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  • RogerKline

A serious review of bullying, harassment, incivility and microaggressions

The NHS is awash with policies, procedures and training and declarations of “zero tolerance” of bullying, harassment or incivility but, overall, their impact seems minimal.

New research rakes a refreshing look at what we might do better.

I’ve argued elsewhere that there is little evidential basis to the excessive reliance on policies, procedures and training on a range of employment issues in the NHS.

In other fields of NHS activity, Boards are likely to ask “what confidence can we have that what is proposed has a reasonable likelihood of achieving its aims?”

Until very recently that simply hasn’t happened on interventions purporting to improve the fairness or effectiveness of recruitment and career progression; to make the raising of concerns safe and effective; to reduce levels of bullying and harassment; nor to ensure potential disciplinary issues were dealt with fairly and with an emphasis on learning not blame.

New research and makes a serious attempt to understand why “unprofessional behaviours between healthcare staff” in acute settings exist, and seeks to analyse what interventions work, and for whom. This is an important paper with implications beyond unprofessional behaviours (UB). It  is complemented by a helpful summary and a practical guide:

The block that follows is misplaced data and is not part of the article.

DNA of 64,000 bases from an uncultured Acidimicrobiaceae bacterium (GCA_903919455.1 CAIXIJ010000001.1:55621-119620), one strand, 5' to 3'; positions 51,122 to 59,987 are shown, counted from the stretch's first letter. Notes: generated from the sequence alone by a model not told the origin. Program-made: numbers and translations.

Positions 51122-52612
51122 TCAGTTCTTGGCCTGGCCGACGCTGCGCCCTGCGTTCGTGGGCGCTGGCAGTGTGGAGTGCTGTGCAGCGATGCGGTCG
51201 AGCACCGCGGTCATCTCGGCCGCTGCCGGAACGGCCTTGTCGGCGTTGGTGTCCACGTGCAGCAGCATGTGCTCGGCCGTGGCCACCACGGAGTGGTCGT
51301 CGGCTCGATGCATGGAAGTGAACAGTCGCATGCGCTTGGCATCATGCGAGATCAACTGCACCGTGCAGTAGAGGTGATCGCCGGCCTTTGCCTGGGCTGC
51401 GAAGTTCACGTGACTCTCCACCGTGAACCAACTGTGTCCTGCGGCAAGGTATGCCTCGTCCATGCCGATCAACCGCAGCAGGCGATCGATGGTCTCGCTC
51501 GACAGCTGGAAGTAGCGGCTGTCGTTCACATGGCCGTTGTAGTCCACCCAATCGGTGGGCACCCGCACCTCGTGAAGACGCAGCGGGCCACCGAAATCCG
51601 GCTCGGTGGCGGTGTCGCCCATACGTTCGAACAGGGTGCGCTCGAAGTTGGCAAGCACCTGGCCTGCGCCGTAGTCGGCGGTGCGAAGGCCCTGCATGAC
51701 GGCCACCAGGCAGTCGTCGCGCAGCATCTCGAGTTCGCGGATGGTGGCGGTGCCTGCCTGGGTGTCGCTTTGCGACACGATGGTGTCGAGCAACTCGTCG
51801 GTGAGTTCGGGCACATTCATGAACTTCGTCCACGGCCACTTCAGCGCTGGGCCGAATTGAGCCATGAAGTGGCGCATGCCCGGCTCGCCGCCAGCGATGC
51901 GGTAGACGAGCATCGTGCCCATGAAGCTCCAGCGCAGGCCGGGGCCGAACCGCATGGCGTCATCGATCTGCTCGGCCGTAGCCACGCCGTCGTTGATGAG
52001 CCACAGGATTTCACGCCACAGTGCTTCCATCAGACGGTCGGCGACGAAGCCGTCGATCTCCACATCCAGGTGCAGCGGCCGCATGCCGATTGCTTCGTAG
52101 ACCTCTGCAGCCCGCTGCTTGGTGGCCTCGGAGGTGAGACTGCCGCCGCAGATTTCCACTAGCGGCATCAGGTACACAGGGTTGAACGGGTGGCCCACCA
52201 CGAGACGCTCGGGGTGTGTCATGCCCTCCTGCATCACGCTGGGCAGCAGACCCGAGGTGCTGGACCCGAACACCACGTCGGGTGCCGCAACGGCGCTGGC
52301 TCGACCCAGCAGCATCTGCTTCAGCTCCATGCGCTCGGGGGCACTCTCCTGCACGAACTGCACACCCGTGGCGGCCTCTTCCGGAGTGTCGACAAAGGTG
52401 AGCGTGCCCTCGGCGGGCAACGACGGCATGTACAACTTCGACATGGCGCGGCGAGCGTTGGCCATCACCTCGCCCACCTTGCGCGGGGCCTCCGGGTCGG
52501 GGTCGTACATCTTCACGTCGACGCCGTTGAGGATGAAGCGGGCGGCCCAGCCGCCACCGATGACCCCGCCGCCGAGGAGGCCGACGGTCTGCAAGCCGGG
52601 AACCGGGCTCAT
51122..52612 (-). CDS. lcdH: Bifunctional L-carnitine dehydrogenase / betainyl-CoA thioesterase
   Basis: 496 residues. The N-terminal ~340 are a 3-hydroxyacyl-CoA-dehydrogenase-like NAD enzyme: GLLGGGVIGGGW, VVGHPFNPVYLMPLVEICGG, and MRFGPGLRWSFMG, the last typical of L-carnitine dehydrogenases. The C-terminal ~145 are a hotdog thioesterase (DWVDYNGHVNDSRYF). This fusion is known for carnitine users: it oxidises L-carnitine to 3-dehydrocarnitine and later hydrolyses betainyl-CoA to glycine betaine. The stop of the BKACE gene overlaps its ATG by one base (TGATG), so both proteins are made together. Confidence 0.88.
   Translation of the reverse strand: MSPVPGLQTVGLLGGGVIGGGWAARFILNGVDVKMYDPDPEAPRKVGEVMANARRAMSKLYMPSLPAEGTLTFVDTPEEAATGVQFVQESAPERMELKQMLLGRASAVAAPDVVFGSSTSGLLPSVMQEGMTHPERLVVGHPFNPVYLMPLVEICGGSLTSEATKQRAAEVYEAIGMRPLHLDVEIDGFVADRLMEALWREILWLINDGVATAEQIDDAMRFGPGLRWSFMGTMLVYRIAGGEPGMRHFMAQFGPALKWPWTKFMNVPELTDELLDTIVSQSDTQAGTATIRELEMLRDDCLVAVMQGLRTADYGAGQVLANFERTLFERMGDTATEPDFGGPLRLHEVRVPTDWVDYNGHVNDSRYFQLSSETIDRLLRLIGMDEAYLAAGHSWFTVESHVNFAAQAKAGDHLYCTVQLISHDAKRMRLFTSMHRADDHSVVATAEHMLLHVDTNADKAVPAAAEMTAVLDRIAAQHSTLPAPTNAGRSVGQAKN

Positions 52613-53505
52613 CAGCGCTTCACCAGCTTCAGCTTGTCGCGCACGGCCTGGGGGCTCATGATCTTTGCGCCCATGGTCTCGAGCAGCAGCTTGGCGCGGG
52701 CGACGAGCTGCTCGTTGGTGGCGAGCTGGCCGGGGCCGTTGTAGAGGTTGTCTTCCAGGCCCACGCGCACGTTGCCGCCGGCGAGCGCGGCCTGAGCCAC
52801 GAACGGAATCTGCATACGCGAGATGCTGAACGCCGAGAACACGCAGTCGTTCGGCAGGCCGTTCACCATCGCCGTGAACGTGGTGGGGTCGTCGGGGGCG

The authors define “unprofessional behaviours” between staff as including incivility, microaggressions, harassment, and bullying. They note that it is “pervasive in acute healthcare settings and disproportionately impacts minoritised staff……(with) detrimental effects on staff well being, patient safety and organisational resources.”

The NHS is awash with examples of such behaviours. One recent survey found almost one in three female surgeons have been sexually assaulted by a colleague. Annual NHS staff surveys report one in four staff say they were bullied, harassed or abused by colleagues or managers in the last twelve months with Black and Minority, Ethnic staff, LGBT+ staff, and staff with long-term health conditions or illnesses even more affected.

Patient care is undermined by unprofessional behaviours which can impact communication and concentration, reduce trust in teams, and reduce psychological safety which may make staff less willing to admit mistakes or raise concerns.

Unprofessional behaviours also adversely affect staff physical and mental health both for those targeted and for witnesses in turn impacting turnover and engagement. The impact on staff alone has a substantial financial cost of at least £2.3 billion per annum.